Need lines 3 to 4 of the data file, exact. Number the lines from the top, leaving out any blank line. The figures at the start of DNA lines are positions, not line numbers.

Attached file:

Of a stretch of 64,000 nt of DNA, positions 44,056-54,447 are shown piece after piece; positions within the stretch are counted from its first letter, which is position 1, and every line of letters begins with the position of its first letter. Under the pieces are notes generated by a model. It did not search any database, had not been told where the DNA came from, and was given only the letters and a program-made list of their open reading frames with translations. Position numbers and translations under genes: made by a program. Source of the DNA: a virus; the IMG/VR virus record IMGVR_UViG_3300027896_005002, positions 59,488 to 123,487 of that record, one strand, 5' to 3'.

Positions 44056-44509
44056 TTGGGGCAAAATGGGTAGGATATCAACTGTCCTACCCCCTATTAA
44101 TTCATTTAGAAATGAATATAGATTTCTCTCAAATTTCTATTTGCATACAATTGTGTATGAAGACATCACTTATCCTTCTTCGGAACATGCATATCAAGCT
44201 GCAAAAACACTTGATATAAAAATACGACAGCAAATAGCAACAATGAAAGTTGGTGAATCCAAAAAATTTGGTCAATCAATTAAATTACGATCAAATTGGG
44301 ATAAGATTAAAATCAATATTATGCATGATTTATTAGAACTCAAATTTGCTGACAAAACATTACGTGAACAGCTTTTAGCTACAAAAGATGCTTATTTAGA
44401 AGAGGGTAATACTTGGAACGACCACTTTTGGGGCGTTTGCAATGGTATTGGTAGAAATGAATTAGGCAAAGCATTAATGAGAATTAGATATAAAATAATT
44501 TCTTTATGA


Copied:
44056 TTGGGGCAAAATGGGTAGGATATCAACTGTCCTACCCCCTATTAA
44101 TTCATTTAGAAATGAATATAGATTTCTCTCAAATTTCTATTTGCATACAATTGTGTATGAAGACATCACTTATCCTTCTTCGGAACATGCATATCAAGCT